Conquering Spam...

— July 01, 2007

Gristede’s is the signature supermarket of New York City, a 100-year-old tradition providing exclusive food and deli services to a crowd of Manhattanites fiercely loyal to the brand. New Yorkers flock to any of 45 neighborhood Gristedes stores, and on any evening you are likely to see old ladies exchanging check-out wisdoms, celebrities searching for mops, and single men in three-piece suits buying frozen gourmet dinners.

What you won’t see are the thousands of customers worldwide who now order from Gristedes online. Customers benefit from an enterprise email network and a wireless warehousing/distribution operation that marries Gristedes foods with United Parcel Service (UPS) shipping.

“We have some very affluent people in the city whose butlers and maids order weekly grocery delivery,” said Don Winant, chief information officer (CIO) of Gristedes. “People who have lived here and moved away still order from us because they want a certain kind of Gristedes pasta sauce or macaroni, or a certain kind of ice cream. Depending on the perishability of the item, we ship any product anywhere in the world.”

In October 2006 the store was suddenly deluged with spam and phishing attacks that threatened to shut down its email ordering system. “Our email servers were spending so much time
[filtering] real email from the DOS that the queue was freezing,” says Winant. “We were getting 2,000 [spam] attempts a minute. It was so difficult we couldn’t turn off our spam filters or do real user authentication, and we were down for so long that we lost email to the outside world.”

To any supermarket, much less any small to medium-size business with Internet presence, loss of orders is anathema. Fortunately, Gristedes was able to defeat the spammers with a new email perimeter defense solution devised by San Jose, Calif.–based Concentric, an XO Web hosting and messaging company. The solution reduced spam from 60,000 to 70,000 messages a day to less than 8,000, more than 90 percent of which were legitimate, Winant said.

“The spammers were generating arbitrary email addresses at and generating every name possible, including Howdy Doody,” says Winant. “But about the same time, Concentric came out with a frontline of defense that would allow us to use our existing [email] service.”

Known as Perimeter Email Protection (PEP), the solution creates an anti-spam barrier around an
enterprise email infrastructure. User authentication and spam filters are implemented on a Concentric server positioned directly outside the perimeter of the enterprise email system, offloading the CPU burn time required to filter and bounce spam. In Gristedes’ case, the supermarket was already using a Concentric DNS (domain name system) service to handle Internet hosting, management and security services for the Web site. It was a comparatively small step to add the PEP service, which basically works by having customers upload a data file of legitimate internal users and their email addresses. The PEP server then authenticates all incoming mail against the file, acting as a filter to all public requests for services or email via the Internet. This frees the enterprise email server to complete its normal tasks.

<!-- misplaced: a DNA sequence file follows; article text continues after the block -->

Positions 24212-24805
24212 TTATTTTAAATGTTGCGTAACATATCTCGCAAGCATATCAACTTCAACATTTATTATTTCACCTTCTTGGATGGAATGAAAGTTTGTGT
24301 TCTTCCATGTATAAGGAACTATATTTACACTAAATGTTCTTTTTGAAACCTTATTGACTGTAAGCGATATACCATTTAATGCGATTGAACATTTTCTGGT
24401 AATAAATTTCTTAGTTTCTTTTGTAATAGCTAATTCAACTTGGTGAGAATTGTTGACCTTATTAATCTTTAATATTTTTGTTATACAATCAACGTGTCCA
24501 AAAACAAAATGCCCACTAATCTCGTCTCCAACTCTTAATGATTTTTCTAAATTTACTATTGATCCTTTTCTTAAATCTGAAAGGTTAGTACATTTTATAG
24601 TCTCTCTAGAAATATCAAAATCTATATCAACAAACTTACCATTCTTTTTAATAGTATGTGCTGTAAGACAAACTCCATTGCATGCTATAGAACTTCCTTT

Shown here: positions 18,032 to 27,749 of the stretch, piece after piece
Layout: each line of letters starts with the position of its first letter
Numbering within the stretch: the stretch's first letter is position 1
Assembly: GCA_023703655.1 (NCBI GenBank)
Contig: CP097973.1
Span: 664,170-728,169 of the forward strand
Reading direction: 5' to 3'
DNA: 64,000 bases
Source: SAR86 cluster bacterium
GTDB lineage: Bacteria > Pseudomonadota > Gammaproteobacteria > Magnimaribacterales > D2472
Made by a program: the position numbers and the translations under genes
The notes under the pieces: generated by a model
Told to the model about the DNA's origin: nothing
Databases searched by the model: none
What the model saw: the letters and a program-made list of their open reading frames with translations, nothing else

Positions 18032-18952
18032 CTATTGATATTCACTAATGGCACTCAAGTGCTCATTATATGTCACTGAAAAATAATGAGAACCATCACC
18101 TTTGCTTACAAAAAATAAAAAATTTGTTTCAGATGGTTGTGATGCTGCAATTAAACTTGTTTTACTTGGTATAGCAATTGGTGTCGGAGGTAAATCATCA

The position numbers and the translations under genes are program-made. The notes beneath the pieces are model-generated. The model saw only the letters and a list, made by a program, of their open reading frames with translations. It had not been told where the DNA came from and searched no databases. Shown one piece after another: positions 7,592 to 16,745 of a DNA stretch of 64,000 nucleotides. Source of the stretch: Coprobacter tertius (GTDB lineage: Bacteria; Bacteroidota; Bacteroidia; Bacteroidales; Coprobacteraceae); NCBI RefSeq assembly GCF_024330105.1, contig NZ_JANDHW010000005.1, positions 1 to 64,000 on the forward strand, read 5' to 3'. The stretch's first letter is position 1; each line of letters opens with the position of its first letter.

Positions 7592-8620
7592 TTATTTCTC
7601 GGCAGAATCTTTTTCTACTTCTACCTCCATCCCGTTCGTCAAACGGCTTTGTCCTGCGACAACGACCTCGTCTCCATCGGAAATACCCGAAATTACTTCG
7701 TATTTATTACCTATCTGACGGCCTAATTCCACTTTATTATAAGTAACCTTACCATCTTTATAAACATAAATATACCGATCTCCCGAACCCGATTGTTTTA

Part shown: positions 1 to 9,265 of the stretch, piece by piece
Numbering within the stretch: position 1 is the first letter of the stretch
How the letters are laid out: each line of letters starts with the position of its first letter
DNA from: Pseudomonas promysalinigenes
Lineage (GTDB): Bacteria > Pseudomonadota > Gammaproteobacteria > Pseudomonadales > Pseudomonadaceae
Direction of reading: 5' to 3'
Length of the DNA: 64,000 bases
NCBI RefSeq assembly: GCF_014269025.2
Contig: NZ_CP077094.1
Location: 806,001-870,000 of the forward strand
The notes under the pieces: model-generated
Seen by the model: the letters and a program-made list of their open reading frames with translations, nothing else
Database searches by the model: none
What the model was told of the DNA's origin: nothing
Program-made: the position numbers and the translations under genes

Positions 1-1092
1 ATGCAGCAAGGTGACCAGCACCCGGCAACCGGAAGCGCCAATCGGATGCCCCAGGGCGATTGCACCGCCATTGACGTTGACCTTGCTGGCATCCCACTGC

“The problem Gristedes was facing was that its mail service was subjected to dictionary harvest attacks searching for legitimate users inside its domain,” said Nate Gilmore, a Concentric product, marketing and sales director. Concentric’s software-only solution “allows [Gristedes] to turn on certain protection options. The enterprise moves its email server behind our perimeter, changes a couple of DNS mail exchange records to make us primary, and we become the shield.”

Gristedes isn’t unique, of course. Email spam has reached epidemic proportions, with major attacks escalating since spam became a serious threat in January 2002, said Michael Osterman, president and founder of Osterman Research, a consulting firm focused on messaging and collaboration.
“Spam five years ago accounted for about 16 percent of the email messages flowing on the Internet, Osterman said. That percentage is now 75, with some corporations logging 90 percent spam on their enterprise email systems. And the cost of spam is prodigious. Nucleus Research revealed that U.S. businesses are spending $712 per employee each year in lost worker productivity due to spam. Each user devotes roughly 16 seconds to identifying and deleting each spam email, which translates to an annual cost of $70 billion to all U.S. businesses.

Although many companies are now in the anti-spam and email security business, among them Message Labs, MX Logic, Postini, ComTouch and others, “spammers are a smart enemy,” Osterman observes. “They continuously improve their spam, so it’s difficult to keep up and defeat it.”

For Gristedes, the PEP solution quickly foiled the spam, enabling resumption of a highly efficient email ordering and warehouse operation using mobile technologies. The anti-spam solution is inexpensive—$15 a month to protect 80 email accounts, costing Gristedes roughly $1 per user per month. Concentric also provides a backup email spooling and distribution system in case a customer’s email server fails, but the Gristedes server hasn’t failed once since the PEP was implemented in January 2007.

The PEP solution continues to work flawlessly, Winant adds. “This has been an absolute blessing. It was the right solution at the right time.” //

Arielle Emmett is a freelance writer and a lecturer at Temple University.


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